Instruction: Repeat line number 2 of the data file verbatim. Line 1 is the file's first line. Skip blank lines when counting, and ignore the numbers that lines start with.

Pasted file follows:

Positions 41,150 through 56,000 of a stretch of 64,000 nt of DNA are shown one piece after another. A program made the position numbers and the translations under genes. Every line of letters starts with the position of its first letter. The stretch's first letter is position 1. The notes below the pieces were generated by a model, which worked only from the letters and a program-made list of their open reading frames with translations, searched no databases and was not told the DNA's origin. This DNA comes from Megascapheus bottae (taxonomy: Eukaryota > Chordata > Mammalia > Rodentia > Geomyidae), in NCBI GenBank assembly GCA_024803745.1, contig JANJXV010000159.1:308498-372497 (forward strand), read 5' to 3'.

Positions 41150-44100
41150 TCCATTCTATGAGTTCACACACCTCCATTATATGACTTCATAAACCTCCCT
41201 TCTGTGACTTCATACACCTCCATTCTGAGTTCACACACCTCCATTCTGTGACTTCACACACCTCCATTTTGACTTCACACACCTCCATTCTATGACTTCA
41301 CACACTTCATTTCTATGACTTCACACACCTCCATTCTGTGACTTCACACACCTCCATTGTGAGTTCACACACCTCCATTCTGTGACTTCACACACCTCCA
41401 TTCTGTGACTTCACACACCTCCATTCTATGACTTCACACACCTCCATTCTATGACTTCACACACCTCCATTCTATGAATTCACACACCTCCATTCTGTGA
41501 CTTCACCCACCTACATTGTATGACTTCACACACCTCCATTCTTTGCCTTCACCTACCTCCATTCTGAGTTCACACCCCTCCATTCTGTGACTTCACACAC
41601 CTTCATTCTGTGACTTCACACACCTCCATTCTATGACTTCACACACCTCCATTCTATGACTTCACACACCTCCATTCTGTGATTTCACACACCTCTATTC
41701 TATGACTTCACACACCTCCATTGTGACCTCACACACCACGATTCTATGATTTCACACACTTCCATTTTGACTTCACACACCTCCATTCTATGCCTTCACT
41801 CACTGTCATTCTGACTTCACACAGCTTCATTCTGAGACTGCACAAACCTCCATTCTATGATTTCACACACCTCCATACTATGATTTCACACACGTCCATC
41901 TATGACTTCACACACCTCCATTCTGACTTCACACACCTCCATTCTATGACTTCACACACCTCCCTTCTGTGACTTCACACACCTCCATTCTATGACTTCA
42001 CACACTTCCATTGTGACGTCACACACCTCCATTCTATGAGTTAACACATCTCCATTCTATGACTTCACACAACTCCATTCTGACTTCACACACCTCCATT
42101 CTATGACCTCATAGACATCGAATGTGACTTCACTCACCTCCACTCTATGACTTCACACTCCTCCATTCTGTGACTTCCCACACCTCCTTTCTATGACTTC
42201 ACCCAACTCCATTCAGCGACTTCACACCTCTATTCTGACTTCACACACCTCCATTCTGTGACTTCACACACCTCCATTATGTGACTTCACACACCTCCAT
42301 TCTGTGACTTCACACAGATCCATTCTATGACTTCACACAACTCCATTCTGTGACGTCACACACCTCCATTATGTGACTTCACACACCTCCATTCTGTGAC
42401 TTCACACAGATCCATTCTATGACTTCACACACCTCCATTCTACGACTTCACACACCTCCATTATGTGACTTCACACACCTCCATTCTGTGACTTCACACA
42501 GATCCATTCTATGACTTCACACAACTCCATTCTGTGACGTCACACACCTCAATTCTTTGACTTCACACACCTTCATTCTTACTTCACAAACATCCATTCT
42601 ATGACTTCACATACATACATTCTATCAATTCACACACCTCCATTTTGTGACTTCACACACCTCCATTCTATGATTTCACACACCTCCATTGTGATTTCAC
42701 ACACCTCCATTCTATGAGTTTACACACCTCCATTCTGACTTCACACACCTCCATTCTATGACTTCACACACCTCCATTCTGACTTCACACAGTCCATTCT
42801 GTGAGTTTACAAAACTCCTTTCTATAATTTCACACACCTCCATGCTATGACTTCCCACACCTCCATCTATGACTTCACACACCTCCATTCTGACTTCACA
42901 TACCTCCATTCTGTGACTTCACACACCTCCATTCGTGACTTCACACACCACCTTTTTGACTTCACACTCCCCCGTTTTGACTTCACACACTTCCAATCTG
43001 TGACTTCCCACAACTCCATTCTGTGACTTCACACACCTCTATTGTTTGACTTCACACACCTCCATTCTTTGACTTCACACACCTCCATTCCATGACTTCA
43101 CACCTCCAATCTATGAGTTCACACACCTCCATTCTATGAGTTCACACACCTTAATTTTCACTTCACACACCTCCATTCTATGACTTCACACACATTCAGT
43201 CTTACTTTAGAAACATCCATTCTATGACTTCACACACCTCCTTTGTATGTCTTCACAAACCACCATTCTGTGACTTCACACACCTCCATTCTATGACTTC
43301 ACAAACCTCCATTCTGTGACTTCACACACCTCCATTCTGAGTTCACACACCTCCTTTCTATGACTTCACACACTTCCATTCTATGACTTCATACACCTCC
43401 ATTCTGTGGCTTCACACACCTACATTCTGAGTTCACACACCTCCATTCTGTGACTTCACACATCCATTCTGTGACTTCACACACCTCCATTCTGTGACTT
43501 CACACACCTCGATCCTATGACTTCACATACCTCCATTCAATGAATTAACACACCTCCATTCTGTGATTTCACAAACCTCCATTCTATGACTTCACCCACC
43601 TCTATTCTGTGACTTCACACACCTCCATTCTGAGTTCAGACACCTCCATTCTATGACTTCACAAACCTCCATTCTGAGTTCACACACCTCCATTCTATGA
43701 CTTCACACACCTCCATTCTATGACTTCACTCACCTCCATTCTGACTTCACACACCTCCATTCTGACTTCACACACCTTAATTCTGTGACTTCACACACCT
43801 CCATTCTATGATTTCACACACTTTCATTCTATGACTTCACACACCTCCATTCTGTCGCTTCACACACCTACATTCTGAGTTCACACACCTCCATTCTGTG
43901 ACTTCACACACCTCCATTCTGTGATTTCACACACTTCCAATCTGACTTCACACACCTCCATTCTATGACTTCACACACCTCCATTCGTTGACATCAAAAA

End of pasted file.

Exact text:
Positions 41150-44100